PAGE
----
One of those parents
This whole column is about potty training – so don’t say I didn’t warn you.
My kids are 3 1/2, going on 4, and they aren’t potty trained. That’s right. They’re still wearing diapers during the day and at night.
Literacy volunteers needed
BANGOR - Literacy Volunteers of Bangor is announcing its semi-annual tutor training certification that gives community volunteers the skills to help a neighbor improve his or her life with increased literacy. A few hours a week along with patience, flexibility and a passion to make a difference are all that is required of volunteers.
Tutor Deb Glazier of Bangor has tutored Nicole Hustus, a young mother of three, so that she can get her high school equivalency test (HiSET, formerly GED). Here is what Deb has to say about the experience:
EMMC seminar to address men’s health concerns
BANGOR – According to the National Institutes of Health, almost all older men have a weak urine stream or have some trouble with leaking, dribbling or starting urination. In an effort to provide education about these and other common men’s health issues, EMMC’s men’s health experts are holding a free seminar that is open to the public on Tuesday, March 10 in Bangor.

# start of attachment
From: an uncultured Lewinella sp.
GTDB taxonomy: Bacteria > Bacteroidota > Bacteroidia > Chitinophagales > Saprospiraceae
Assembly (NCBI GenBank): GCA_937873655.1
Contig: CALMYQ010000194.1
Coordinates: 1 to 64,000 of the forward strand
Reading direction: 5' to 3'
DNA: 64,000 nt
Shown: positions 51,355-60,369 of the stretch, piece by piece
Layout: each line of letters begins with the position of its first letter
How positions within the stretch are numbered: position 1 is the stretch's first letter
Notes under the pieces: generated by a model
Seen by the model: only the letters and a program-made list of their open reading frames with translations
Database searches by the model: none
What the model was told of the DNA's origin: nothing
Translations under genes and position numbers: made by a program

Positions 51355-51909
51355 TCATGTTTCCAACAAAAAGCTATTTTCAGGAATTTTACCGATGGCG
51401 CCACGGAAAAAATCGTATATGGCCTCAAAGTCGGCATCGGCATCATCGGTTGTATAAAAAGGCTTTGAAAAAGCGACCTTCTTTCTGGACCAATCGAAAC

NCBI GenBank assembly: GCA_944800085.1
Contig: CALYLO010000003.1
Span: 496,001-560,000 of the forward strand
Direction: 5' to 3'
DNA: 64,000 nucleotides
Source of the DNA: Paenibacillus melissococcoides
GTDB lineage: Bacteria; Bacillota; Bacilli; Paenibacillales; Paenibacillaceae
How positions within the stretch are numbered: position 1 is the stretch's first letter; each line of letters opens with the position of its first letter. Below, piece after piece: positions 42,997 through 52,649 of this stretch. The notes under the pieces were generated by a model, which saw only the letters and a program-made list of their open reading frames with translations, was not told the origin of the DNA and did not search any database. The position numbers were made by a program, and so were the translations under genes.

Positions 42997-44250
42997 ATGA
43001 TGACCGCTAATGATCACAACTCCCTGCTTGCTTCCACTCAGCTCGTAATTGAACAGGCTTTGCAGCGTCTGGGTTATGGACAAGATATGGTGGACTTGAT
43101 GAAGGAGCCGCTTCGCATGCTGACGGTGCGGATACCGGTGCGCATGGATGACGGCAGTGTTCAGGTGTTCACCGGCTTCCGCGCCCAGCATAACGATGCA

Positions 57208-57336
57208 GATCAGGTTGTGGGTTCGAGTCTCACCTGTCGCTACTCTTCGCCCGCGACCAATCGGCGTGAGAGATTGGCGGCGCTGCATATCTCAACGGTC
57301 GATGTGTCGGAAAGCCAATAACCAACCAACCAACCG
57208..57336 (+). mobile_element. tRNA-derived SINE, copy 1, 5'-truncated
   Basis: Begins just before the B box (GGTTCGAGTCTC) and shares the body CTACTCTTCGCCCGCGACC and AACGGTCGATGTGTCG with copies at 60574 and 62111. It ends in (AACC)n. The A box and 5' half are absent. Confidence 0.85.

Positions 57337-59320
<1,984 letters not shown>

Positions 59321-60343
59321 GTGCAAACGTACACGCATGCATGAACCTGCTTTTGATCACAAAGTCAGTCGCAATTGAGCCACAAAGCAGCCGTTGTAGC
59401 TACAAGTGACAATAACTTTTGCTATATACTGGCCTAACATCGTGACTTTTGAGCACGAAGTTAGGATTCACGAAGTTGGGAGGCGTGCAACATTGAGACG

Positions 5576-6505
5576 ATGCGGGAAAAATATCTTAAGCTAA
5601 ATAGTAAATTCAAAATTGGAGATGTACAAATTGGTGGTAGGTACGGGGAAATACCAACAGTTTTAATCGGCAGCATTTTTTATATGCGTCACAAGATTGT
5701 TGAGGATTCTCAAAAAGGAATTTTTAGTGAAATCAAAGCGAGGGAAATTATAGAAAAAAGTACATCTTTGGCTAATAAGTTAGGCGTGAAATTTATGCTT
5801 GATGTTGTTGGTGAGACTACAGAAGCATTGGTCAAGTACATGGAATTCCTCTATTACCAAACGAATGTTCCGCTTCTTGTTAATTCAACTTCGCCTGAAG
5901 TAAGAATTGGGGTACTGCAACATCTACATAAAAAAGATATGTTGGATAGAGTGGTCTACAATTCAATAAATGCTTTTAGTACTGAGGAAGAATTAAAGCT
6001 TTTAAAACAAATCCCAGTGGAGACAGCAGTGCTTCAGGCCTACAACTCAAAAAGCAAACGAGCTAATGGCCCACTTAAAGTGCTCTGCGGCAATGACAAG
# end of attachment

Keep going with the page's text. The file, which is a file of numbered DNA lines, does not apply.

“We will cover a wide range of men’s health topics, including prostate issues like benign prostatic hyperplasia (BPH) that can cause incontinence and other problems,” says William Sturrock, MD, a men’s health consultant at EMMC Urologic Surgery of Maine. “We will discuss the use of testosterone, how health problems can affect intimacy, and more. Ultimately, we want to help men understand the nonsurgical and surgical treatment options that are out there and to know that there are solutions to their problems.”
Study: US teens getting less sleep
CHICAGO — U.S. teens are getting sleepier: Many lack even seven hours of shut-eye each night and the problem has worsened over two decades, a study found.
More than half of kids aged 15 and older would need to sleep at least two hours more each night to meet recommendations for adequate rest, heightening concerns about the impact on their health and academic performance. That’s according to researchers who analyzed the University of Michigan’s annual “Monitoring the Future” national surveys of youth behavior.
Being human is hard
There are a lot of rules in life. Learning how to share, learning how to deal with the notion that not all the cool toys in the world belong to you, learning that when you hurt someone it has consequences. Hard, hard stuff.
Learning as a kid has to be insanely difficult. You’re barely forming cogent sentences and you are expected to be polite. You’ve just realized that other people who are the same height as you can be communicated with as other people, but they won’t do what you say.
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